While trekking to Pindari glacier I had met an Irishman who had traveled extensively in India, he had raved about Jageshwar a small village adjacent ancient temples surrounded by a sacred old growth forest not far from Almora.  I decided to check the place out.  With the great family run homely Tara Guesthouse, forest trails, a quant village, and beautifully carved age old temples, Jageshwar is an easy place to stay.  It’s the kind of place that stretches a one day visit into three or four.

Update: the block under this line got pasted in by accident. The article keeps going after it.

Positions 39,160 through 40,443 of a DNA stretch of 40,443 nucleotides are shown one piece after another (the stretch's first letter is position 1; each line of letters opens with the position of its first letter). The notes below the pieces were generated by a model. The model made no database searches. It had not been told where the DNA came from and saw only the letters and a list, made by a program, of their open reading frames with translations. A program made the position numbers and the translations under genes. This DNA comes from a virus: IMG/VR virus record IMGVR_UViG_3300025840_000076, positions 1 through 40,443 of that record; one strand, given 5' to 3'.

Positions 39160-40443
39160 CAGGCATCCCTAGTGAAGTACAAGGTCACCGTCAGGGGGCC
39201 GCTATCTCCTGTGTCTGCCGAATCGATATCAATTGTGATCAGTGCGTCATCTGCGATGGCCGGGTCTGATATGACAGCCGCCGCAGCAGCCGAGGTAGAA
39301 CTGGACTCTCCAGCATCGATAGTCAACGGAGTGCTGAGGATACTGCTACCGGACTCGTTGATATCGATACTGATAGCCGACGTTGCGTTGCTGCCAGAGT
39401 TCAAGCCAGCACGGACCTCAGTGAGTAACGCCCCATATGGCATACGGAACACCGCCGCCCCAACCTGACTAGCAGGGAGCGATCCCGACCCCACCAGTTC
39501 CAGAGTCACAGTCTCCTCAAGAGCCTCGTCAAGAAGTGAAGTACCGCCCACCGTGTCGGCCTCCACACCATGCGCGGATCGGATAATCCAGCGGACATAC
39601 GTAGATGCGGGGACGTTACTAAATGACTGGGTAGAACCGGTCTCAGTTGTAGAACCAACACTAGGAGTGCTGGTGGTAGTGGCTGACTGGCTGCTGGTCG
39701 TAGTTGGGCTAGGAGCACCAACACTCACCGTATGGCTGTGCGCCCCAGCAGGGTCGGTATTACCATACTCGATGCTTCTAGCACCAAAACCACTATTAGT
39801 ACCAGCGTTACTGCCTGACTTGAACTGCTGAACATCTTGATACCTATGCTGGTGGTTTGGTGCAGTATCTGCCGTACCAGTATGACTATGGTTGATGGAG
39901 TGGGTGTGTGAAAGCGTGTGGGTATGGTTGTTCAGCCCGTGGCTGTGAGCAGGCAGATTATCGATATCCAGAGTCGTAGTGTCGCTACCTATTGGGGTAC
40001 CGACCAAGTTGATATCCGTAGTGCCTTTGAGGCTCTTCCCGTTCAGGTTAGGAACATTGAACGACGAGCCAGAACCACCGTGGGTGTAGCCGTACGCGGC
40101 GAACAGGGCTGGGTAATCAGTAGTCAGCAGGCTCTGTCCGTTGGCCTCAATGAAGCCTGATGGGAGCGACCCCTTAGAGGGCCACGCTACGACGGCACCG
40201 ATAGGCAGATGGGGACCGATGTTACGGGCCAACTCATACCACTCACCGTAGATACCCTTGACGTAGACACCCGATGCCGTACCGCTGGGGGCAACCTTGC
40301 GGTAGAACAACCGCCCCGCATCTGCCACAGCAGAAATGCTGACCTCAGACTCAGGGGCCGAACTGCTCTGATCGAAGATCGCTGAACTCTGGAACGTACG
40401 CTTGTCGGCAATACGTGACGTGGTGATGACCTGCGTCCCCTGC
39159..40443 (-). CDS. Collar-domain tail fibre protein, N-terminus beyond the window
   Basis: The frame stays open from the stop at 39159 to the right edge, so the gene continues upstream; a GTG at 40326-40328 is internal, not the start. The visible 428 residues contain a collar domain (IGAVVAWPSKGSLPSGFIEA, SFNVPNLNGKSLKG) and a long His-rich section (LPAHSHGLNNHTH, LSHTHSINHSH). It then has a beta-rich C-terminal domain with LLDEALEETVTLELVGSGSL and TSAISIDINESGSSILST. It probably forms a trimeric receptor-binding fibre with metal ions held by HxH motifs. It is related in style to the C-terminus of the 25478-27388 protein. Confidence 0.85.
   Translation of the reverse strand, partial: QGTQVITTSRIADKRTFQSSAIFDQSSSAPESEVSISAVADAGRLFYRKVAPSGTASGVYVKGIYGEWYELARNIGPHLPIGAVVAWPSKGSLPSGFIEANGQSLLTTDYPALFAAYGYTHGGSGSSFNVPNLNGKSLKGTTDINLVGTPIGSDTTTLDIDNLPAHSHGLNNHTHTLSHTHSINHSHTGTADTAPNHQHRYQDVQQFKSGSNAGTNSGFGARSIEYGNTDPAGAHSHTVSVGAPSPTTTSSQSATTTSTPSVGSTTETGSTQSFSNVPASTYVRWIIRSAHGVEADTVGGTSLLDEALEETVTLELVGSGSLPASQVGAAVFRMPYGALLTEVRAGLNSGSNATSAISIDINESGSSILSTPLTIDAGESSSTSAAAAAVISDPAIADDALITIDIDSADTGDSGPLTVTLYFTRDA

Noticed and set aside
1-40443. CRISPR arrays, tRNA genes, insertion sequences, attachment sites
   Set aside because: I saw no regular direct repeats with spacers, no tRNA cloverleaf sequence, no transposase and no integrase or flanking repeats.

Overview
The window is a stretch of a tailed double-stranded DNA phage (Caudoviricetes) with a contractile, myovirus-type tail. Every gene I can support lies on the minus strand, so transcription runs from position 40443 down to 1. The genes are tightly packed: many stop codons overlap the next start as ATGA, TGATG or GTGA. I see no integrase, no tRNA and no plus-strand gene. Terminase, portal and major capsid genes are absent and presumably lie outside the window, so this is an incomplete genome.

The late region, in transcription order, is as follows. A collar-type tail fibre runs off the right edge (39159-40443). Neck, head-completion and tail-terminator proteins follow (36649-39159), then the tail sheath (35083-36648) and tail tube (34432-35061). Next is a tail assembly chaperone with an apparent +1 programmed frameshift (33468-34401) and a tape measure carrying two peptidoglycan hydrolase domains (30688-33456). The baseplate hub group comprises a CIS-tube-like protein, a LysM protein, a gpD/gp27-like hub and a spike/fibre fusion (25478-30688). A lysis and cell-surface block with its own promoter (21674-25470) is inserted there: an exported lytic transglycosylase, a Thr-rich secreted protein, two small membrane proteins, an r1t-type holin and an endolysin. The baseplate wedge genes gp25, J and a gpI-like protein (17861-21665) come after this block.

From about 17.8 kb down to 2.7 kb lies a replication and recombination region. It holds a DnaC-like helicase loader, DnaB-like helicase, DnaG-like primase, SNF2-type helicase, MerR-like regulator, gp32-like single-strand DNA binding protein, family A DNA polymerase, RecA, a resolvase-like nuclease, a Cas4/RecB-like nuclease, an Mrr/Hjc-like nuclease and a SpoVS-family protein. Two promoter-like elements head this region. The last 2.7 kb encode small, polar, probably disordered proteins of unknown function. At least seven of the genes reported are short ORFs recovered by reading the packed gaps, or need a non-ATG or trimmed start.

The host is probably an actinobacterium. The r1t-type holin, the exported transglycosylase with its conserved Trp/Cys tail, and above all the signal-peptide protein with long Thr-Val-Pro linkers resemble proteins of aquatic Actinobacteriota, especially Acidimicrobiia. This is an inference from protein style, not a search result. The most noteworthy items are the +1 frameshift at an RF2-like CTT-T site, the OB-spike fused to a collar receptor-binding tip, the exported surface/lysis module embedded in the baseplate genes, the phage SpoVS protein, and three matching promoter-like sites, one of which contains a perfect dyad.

Three days later I began my journey out of the mountains and back to Delhi.  I had planned on taking a couple days to get down to Delhi with the intention of breaking my journey at Haldwani, but when I reached Haldwani the hotels near the bus stand wanted upwards of 450 rupees for a room, with a bus due to depart for Delhi within a half hour I decided to continue on my way.  Doing the math as I sat on the bus I soon realized I would be arriving in Delhi sometime around 1:00 am, furthermore rather than going to the main bus station near Kashmir gate which would have been most convenient for the tourist ghetto of Paharganj where I was planning to stay, the bus would be going to a place in South Delhi some 12 km from where I wanted to be.  Not wanting to be stuck at the mercy of Delhi’s notoriously greedy auto rickshaw drivers at one in the morning 12 km from where I wanted to be, I began to weigh my options.  I decide the best plan of action would be to get off at some decent size bus station along the way, find a cheap hotel nearby, and catch a bus into Delhi the next morning.  My opportunity came as we passed by the main bus station in Meerut.   Meerut is a dump of a city, place no tourist in there right mind would visit, most famous for being the epicenter of the Indian sepoy mutiny of 1857 (or “first war of independence” as revisionist Indian Historians like to call it).   If I was a sepoy living in Meerut I’d be upset too.  You would think that in a city like this they would be giving away hotel rooms thankful that anyone would actually want to stay the night here.  You would think wrong.  One place wanted 200 rupees for a filthy windowless cell barely big enough for the single bed that occupied it.  I opted for another place that had a slightly cleaner room with an attached bathroom for 300 rupees.  It would have been an ok price for such a room had a ceiling pipe not leaked on to half of the double bed and had there been functioning light in the room, as it was it was vastly over priced.  The swarms of misquotes didn’t help my night’s sleep either.  The next morning I got an early morning bus to ISBT Kashmir Gate, station in Delhi I wanted to go, and by 9:00 am I was resting in a much nicer room for 250 rupees in Paharganj happy to be out of Meerut.